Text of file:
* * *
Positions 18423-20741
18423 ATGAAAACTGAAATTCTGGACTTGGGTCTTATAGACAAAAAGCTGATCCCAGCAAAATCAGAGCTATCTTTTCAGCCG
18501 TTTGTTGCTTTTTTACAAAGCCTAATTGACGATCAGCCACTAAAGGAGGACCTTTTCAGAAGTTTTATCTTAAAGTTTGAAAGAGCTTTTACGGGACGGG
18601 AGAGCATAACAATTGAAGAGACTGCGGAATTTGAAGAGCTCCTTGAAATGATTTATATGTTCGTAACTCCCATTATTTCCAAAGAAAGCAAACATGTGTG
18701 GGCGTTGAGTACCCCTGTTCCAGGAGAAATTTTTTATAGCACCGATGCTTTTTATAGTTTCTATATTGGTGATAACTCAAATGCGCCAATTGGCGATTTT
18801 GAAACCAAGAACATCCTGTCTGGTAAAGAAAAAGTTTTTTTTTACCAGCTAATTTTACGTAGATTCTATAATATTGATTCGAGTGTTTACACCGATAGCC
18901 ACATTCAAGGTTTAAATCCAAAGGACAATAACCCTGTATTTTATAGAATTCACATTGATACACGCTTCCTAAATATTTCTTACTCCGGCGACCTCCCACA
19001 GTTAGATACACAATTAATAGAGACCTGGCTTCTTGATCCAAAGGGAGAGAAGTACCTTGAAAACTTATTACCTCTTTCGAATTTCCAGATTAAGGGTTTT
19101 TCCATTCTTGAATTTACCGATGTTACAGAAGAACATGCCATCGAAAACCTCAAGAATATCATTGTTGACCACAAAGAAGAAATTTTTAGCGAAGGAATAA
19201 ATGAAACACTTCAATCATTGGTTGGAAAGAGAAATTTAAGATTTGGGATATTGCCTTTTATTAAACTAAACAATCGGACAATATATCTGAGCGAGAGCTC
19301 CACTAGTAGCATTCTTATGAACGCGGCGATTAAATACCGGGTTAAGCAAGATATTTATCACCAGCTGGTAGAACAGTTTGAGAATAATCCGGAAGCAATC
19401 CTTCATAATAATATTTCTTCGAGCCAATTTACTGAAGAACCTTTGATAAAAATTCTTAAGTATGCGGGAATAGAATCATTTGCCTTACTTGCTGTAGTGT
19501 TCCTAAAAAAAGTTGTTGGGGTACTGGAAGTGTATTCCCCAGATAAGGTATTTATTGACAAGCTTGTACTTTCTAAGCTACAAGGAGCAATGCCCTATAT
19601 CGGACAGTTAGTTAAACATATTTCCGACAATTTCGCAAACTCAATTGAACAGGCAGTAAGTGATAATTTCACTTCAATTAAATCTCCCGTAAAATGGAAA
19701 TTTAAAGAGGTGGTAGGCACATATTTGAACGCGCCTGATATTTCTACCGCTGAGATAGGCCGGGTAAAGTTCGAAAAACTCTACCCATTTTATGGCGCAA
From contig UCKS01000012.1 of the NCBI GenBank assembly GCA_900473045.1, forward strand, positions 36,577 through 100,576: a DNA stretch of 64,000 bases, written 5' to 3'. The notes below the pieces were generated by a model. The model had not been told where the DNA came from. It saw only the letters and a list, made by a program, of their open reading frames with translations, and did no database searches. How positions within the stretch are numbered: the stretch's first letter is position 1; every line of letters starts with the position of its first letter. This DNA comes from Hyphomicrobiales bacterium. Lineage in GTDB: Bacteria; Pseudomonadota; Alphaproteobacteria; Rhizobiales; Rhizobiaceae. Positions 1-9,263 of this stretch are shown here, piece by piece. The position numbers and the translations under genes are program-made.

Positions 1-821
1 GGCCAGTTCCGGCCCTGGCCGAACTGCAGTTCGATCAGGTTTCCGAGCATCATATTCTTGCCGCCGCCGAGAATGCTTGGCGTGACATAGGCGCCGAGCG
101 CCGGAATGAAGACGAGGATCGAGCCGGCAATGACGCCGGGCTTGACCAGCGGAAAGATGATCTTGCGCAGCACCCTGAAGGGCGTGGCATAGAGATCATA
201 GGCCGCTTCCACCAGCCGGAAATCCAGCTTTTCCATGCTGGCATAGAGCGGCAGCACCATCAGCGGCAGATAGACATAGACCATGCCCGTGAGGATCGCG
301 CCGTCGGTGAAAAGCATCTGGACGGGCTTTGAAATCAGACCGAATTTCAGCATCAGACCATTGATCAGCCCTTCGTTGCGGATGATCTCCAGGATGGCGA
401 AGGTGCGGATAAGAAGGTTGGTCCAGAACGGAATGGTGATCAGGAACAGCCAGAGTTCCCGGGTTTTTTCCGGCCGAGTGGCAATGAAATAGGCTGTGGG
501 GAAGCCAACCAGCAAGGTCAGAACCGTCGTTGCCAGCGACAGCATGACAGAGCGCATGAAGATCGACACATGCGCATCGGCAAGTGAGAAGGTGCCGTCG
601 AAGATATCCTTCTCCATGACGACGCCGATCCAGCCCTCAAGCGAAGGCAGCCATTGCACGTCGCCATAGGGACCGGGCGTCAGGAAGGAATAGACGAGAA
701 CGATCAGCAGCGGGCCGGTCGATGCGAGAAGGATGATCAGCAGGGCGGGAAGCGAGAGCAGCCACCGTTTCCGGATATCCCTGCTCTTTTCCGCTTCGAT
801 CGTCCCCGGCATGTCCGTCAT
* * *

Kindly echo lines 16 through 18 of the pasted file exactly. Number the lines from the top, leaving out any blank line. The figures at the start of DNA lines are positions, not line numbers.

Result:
From contig UCKS01000012.1 of the NCBI GenBank assembly GCA_900473045.1, forward strand, positions 36,577 through 100,576: a DNA stretch of 64,000 bases, written 5' to 3'. The notes below the pieces were generated by a model. The model had not been told where the DNA came from. It saw only the letters and a list, made by a program, of their open reading frames with translations, and did no database searches. How positions within the stretch are numbered: the stretch's first letter is position 1; every line of letters starts with the position of its first letter. This DNA comes from Hyphomicrobiales bacterium. Lineage in GTDB: Bacteria; Pseudomonadota; Alphaproteobacteria; Rhizobiales; Rhizobiaceae. Positions 1-9,263 of this stretch are shown here, piece by piece. The position numbers and the translations under genes are program-made.

Positions 1-821
1 GGCCAGTTCCGGCCCTGGCCGAACTGCAGTTCGATCAGGTTTCCGAGCATCATATTCTTGCCGCCGCCGAGAATGCTTGGCGTGACATAGGCGCCGAGCG